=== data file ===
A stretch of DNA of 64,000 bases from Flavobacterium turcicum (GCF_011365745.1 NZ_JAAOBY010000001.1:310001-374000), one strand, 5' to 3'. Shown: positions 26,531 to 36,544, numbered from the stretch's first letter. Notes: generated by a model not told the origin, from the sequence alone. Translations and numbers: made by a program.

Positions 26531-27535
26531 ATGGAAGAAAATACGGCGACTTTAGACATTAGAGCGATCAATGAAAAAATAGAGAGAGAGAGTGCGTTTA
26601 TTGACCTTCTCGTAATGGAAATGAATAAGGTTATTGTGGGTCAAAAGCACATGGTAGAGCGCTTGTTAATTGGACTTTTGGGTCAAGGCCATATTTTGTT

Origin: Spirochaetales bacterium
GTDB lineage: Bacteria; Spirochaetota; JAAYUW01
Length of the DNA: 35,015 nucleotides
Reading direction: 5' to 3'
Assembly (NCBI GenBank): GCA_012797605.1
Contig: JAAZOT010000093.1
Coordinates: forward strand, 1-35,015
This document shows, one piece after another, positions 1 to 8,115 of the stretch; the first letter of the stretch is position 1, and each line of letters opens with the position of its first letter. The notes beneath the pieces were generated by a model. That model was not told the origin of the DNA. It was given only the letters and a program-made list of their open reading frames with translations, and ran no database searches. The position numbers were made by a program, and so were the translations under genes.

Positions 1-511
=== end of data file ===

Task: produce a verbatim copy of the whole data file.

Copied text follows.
A stretch of DNA of 64,000 bases from Flavobacterium turcicum (GCF_011365745.1 NZ_JAAOBY010000001.1:310001-374000), one strand, 5' to 3'. Shown: positions 26,531 to 36,544, numbered from the stretch's first letter. Notes: generated by a model not told the origin, from the sequence alone. Translations and numbers: made by a program.

Positions 26531-27535
26531 ATGGAAGAAAATACGGCGACTTTAGACATTAGAGCGATCAATGAAAAAATAGAGAGAGAGAGTGCGTTTA
26601 TTGACCTTCTCGTAATGGAAATGAATAAGGTTATTGTGGGTCAAAAGCACATGGTAGAGCGCTTGTTAATTGGACTTTTGGGTCAAGGCCATATTTTGTT

Origin: Spirochaetales bacterium
GTDB lineage: Bacteria; Spirochaetota; JAAYUW01
Length of the DNA: 35,015 nucleotides
Reading direction: 5' to 3'
Assembly (NCBI GenBank): GCA_012797605.1
Contig: JAAZOT010000093.1
Coordinates: forward strand, 1-35,015
This document shows, one piece after another, positions 1 to 8,115 of the stretch; the first letter of the stretch is position 1, and each line of letters opens with the position of its first letter. The notes beneath the pieces were generated by a model. That model was not told the origin of the DNA. It was given only the letters and a program-made list of their open reading frames with translations, and ran no database searches. The position numbers were made by a program, and so were the translations under genes.

Positions 1-511